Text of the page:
If a consumer bought a product from an overseas business such as; buying watches on eBay from a business in Hong Kong, or buying books or DVDs from London then you should be aware of the following steps:
Step 1: Know your rights
The business must comply with the laws of their own country. They may also have their own refunds and returns policy with additional rights. The Australian Consumer Law applies to anyone conducting business within Australia - this includes overseas businesses. However, if a business is overseas, you may experience difficulties in obtaining a refund, repair or replacement for your product.
Find out more about consumer protection in other countries by visiting Worldwide competition and consumer protection authorities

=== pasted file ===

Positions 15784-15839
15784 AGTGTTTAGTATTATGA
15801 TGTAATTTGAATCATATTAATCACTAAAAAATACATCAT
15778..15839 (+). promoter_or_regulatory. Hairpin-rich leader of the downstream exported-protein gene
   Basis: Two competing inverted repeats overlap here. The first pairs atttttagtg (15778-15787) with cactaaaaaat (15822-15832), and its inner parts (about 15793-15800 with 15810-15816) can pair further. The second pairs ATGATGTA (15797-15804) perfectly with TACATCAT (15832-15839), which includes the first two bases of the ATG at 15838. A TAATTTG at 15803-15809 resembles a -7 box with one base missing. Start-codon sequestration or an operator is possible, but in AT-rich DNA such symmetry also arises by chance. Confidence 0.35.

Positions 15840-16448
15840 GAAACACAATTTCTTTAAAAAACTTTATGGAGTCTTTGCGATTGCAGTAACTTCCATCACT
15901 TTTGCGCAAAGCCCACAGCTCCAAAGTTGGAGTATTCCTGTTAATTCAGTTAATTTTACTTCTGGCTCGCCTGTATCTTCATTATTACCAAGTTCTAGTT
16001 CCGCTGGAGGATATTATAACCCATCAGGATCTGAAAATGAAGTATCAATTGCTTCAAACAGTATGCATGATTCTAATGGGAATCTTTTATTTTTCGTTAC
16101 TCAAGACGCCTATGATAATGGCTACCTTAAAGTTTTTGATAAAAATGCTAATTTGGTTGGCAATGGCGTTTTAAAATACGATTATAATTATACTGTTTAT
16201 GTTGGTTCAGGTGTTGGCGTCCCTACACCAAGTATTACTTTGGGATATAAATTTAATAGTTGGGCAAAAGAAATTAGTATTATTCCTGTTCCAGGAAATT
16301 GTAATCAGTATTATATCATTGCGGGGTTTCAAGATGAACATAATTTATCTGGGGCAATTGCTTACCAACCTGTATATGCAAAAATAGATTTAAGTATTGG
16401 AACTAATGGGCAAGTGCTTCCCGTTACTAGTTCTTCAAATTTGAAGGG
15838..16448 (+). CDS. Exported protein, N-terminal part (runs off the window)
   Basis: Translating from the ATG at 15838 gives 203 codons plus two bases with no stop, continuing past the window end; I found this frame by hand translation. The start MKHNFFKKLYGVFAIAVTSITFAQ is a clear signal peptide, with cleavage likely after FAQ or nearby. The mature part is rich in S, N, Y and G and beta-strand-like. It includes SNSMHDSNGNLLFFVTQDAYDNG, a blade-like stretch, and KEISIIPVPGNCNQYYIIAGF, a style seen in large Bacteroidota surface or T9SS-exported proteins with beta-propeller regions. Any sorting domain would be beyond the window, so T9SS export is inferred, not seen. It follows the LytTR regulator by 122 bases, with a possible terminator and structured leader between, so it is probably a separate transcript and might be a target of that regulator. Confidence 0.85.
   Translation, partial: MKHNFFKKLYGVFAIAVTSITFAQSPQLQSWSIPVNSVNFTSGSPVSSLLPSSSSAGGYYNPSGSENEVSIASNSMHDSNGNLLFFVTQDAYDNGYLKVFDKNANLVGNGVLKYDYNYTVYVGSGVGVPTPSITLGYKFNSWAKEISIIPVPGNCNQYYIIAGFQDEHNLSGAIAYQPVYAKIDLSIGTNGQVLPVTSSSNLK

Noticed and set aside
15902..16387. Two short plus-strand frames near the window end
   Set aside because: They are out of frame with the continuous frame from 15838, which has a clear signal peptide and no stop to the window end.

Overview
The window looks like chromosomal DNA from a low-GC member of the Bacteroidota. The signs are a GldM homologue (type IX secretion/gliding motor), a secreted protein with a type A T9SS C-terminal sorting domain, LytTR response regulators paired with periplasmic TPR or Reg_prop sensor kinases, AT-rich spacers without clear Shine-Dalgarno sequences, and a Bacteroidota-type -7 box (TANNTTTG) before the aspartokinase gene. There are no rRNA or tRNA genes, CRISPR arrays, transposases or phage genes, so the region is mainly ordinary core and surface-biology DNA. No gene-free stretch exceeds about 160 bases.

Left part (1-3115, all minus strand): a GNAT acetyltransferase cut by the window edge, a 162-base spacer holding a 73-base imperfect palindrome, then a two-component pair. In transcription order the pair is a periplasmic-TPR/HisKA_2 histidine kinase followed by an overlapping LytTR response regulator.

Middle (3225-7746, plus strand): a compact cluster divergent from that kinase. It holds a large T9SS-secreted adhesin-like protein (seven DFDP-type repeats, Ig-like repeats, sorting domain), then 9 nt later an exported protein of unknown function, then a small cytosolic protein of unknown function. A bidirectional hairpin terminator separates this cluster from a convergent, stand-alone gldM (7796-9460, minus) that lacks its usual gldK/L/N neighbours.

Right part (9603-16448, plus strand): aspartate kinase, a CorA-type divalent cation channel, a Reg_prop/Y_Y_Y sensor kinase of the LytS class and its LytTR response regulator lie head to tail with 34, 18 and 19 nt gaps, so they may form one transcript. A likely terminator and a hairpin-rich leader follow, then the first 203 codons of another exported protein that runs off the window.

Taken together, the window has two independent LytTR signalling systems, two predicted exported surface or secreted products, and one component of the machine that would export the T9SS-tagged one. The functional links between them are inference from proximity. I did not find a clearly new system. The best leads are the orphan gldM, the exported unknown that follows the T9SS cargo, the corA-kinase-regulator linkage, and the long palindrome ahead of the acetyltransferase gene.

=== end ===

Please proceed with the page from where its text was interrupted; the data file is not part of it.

Step 2 - Contact the business
Contact the business to try and resolve the issue. This may include putting your concerns in writing to the seller.
Step 3 - Taker your complaint further
If the business does not resolve your issue, then you may wish to take the complaint further. What you do next will depend on how you paid for the item.
|Payment method||What to do|
|You bought through an online auction house, such as eBay||If the consumer bought products or services from an online auction site, such as eBay or Gumtree, they should first refer to the complaint options available on the website.|
|You paid via PayPal||Consumers may be covered by PayPal’s Buyer Protection. You can lodge your complaint through PayPal's Resolution Centre within 180 days of paying for the item.|
|You paid via credit card||Contact your bank or financial institution to organise a chargeback. This reverses the credit card charge, similar to a refund.|
|You paid via online cash transfer||If consumers used cash transfer or direct deposit into the seller's bank account, it can be difficult to track the money. In this case, consumers should contact the police.|